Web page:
One such occurrence was in Spain. At that time, there were strong clerical fascist forces that were introduced by Francisco Franco. Consequently, antifascist movements were formed to oppose Franco's ideologies. These latter movements were characterised by anarchist militias. Antifascism was also visible in Italy; antifascist's uprisings in the early twentieth century were responsible for freedom from fascists. Mason D ed, (2003)
Perhaps the most outstanding depiction of antifascism was witnessed in Germany. This was during the Nazi era in the 1920s. Antifascists in this era took up a militant stand point. Antifascists at that time argued that it was necessary for them to defend themselves against those who supported Nazism. This was because they felt susceptible to their actions and could not be protected by another external force like the State. However that aggressive standpoint has been criticised by another version of antifascists who believe that violence should not be part of the principle. They argue that this shifts blame form the real perpetrators to the antifascists themselves. (Banton, 1998)
In light of the above facts, some contradictions arise both in the definition and in the practice of Antifascism. These latter facts will be examined below with the purpose of showing that antifascism should not be considered as an ideology on its own right.
Antifascism as an ideology supports the working ...
Such drastic political changes cannot come without a price. Most of the time, the government of the day will rise up in opposition to these movements and consequently defeat the very purpose of the antifascists.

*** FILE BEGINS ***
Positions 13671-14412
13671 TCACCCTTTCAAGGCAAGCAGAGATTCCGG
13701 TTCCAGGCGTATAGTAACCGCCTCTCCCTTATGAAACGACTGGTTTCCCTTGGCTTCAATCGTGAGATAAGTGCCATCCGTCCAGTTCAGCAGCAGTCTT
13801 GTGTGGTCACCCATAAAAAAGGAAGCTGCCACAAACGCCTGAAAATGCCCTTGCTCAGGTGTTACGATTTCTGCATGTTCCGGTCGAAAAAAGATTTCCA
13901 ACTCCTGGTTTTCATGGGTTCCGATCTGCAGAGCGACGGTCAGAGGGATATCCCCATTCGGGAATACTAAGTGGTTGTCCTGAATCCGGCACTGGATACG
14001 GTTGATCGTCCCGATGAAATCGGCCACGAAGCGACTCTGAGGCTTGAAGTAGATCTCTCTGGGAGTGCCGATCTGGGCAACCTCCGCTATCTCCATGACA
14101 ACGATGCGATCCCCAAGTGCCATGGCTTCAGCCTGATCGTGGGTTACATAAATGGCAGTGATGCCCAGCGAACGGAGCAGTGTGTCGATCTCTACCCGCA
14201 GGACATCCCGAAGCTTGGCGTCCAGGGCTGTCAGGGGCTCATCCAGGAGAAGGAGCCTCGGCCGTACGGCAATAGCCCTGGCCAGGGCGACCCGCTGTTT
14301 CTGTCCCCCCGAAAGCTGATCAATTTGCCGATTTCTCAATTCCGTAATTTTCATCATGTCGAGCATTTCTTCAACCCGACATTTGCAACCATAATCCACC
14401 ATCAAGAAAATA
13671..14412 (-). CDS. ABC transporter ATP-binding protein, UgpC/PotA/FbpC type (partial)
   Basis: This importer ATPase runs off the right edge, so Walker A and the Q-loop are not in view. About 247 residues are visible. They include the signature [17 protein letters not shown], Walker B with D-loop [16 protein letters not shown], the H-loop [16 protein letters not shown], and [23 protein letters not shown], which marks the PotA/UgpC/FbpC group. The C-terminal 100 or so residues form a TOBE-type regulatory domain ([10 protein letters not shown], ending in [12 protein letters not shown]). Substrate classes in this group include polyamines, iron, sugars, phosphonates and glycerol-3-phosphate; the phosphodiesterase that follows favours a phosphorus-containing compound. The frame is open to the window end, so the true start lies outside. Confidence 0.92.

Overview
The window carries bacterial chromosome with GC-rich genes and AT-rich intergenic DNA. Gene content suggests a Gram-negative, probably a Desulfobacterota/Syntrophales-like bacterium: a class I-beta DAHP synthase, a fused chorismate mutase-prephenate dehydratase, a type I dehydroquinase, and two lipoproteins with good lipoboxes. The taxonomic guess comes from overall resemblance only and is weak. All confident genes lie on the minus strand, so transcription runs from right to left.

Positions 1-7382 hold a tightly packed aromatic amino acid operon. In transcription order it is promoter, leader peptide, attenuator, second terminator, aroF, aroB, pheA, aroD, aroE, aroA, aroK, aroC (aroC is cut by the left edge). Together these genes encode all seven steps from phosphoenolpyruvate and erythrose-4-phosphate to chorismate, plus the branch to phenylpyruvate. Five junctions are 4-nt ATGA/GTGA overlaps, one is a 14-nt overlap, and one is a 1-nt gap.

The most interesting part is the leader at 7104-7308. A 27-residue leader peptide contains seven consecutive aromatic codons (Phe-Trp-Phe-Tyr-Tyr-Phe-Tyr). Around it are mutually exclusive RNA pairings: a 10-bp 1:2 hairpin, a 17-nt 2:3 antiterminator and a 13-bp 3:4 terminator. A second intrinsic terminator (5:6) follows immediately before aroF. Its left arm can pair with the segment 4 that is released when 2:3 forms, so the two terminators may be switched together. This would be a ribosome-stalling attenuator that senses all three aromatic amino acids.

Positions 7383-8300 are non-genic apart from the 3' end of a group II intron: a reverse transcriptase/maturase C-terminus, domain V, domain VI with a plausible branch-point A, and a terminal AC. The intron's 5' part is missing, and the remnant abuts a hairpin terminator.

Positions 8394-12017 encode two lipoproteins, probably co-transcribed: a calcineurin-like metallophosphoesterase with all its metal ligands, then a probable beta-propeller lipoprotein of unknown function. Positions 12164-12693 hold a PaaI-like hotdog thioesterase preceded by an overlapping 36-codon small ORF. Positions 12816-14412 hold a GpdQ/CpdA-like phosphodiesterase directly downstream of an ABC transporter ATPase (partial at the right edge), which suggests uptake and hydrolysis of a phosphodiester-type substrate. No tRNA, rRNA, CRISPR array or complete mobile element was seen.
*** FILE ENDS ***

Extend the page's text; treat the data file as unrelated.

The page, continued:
This was especially visible during Hitler's time; it was realised that the only way the government could have power over its people was through repressive orders that overruled antifascists. With this in mind, antifascism beats the very purpose for which it was created and therefore cannot stand alone as an independent ideology.
Contradictions in 'revolutionary antifascism'
Antifascism per say arises out of the need to eliminate dictatorship ideologies. In that context, it cannot apply those same ideologies that it is trying to eliminate during achievement of its objectives; instead it must use other avenues that are less oppressive. Therefore antifascism goes hand in hand with democracy as opposed to dictatorships. This is a fact that is synonymous with the very nature and logic of antifascism. (Gray, 2007)
However, there are instances when a support of antifascism changes to a political embodiment. It is possible to be against fascism and not be an antifascist. The former signifies an individual who opposes ideas/ ideologies brought forward by fascists. Such people regard acts committed by people such as Hitler and Franco as appalling. However, an antifascist is one who takes up a political standpoint against a threat or a fascist state and they regard that party as an enemy that must be eliminated at all costs. This therefore means that the aspect of 'revolutionary antifascism' inevitably becomes a contradiction since it embraces a communist element. The problem with communist